Summer playschemes open for booking

Bookings will be taken from 10 am tomorrow morning for the Three Rivers summer playscheme for ages 5-11 years. This year’s summer playscheme will take place at Tanners Wood School from 27th  July to 26th August, between 9am-4pm (excluding 12th August). The price for Three Rivers residents is £10.50 per day.

To book a place for your child, please call the council on 01923 776611.

You can see details of the playscheme and other holiday activities for children and young people aged up to 19 on the Three Rivers web site.

Parish council success for Lib Dems

All fifteen LibDem candidates were elected to Abbots Langley Parish Council after  yesterday’s elections. Once again, all fifteen councillors are Liberal Democrats.

The Liberal Democrats had a successful set of elections in May, retaining majority control of both Three Rivers and Watford councils. Not one Conservative was elected at either District or Borough level in Watford Constituency and the Liberal Democrats topped the poll with 40% of the vote.

You can see the full election results on the Three Rivers web site here.

Thank you! Local Lib Dems elected to Three Rivers

All four local LibDem candidates were elected to Three Rivers yesterday, as the LibDems remained in control of the council. Matthew Bedford in Abbots Langley, Helen Lehrle in Bedmond & Primrose Hill, Paul Goggins in Langleybury and Stephen Giles-Medhurst in Leavesden.

The Liberal Democrats had a successful set of elections in May, retaining majority control of both Three Rivers and Watford councils. Not one Conservative was elected at either District or Borough level in Watford Constituency and the Liberal Democrats topped the poll with 40% of the vote. Three Rivers council currently stands at LD 29, Con 14, Lab 4, Ind 1.

You can see the full election results on the Three Rivers web site here.

Council planning staff retain training award

I was delighted to hear that Three Rivers’ planning team have retained their ‘Learning Partner’ status from the Royal Town Planning Institute (RTPI). The council is one of a small number of local authorities that hold this award, which recognises the council’s commitment to the training and development of planning staff.  The RTPI were so impressed by the council’s performance that staff have been asked to share approaches to training and staff learning with other local authorities.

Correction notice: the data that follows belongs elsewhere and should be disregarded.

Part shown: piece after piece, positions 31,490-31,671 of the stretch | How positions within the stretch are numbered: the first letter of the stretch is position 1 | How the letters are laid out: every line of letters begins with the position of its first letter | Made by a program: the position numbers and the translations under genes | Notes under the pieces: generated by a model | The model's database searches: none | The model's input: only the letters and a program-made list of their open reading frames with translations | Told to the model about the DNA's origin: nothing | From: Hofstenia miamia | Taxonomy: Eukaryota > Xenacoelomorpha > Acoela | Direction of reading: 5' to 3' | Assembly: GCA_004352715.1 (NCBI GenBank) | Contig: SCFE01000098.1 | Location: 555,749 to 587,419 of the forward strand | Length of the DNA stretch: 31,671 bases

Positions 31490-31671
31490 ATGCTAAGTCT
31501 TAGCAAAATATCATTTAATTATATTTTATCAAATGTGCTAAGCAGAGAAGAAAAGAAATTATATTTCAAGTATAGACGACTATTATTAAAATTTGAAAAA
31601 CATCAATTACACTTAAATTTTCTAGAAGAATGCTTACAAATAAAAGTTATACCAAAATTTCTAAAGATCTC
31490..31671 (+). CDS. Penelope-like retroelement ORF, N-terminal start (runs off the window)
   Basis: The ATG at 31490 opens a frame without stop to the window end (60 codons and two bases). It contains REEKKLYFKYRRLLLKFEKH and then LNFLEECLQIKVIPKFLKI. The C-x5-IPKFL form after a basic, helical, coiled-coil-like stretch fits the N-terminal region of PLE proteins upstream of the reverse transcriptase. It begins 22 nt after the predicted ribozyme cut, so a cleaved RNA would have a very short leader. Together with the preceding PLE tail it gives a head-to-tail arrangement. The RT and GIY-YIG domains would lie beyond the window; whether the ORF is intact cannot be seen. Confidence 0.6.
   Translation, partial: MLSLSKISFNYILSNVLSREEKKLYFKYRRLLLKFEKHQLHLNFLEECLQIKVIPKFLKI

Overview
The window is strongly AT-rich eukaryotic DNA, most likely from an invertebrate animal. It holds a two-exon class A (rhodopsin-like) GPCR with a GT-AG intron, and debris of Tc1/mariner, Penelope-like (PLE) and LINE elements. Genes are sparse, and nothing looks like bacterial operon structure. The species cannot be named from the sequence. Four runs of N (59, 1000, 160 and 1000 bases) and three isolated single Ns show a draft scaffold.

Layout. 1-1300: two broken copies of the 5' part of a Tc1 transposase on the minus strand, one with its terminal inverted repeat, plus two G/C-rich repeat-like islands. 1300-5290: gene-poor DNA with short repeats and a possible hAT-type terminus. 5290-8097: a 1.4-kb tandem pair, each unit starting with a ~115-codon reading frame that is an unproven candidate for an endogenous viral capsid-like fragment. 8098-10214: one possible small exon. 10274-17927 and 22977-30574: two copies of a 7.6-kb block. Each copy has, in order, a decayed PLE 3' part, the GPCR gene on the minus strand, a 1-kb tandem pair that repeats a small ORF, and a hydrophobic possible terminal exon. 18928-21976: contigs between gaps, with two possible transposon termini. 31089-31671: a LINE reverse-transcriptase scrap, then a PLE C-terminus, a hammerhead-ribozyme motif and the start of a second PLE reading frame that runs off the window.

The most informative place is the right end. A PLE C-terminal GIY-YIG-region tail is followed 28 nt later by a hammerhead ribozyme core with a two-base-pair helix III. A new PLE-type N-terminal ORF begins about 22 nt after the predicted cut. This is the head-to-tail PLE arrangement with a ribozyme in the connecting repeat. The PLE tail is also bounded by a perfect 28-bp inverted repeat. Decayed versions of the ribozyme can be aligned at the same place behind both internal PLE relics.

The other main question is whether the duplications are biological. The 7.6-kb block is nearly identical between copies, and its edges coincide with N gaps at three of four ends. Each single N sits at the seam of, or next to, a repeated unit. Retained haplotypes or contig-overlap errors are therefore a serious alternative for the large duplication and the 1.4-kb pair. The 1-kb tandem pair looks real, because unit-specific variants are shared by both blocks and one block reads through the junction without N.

Having chaired the planning committee for seven years, I know how professional and hard-working the planning team are and. All those who use the service, whether they are residents, developers or councillors benefit from having suitably qualified, experienced and motivated staff.

Planning appeal for World of Water rejected

World of Water have lost their planning appeal to hugely extend their current premises on the A41 Hempstead Road (near the Hunton Bridge roundabout). The application (10/0286/FUL) was refused by Three Rivers on green belt grounds. The proposal would have seen the floor area of the shop add 482 square metres to the existing 1,134 square metres of existing covered floorspace, with a 5 metre high roof at the ridge.

The planning inspector agreed that the extension would be inappropriate development, harmful to the character and appearance of the Green Belt.

If you would like a copy of the appeal decision, please contact me.

Abbots Langley Tough Ten makes awards

Last year’s Abbots Langley Tough Ten raised over £8,000 through the sponsorship of runners in the main race. On Friday the funds were distributed to a range of local people and organisations as follows:

  • £3,500 Two local individuals who are disabled
  • £1,000 Abbots Langley Youth Project
  • £1,000 Breakspeare School
  • £1,000 South West Herts Narrowboats Project
  • £500    Monday Club
  • £500    South West Herts Samaritans

The Tough Ten is a firm feature in the calendar of the village. This year’s event will be held on Sunday 2nd and as usual will include 1.5k, 3k, 5k and 10k runs. For further information about taking part, contact the organiser Alison Warner ar

Refuse and recycling collections back on track

After the disruptions caused by the snow and ice, the refuse and recycling collections are back to the calendar this week, That means that you will have the same collection this week as last week.

I realise that means that residents will go three weeks without either a brown bin collection or recycling collection, but this will get collections back on track. The decision was made that this would make it easier for residents to keep track of which collection was due each week and that at this time of the year there would not be huge amounts of garden waste in the brown bins and that any food waste in the bins would not rot quickly in the winter weather.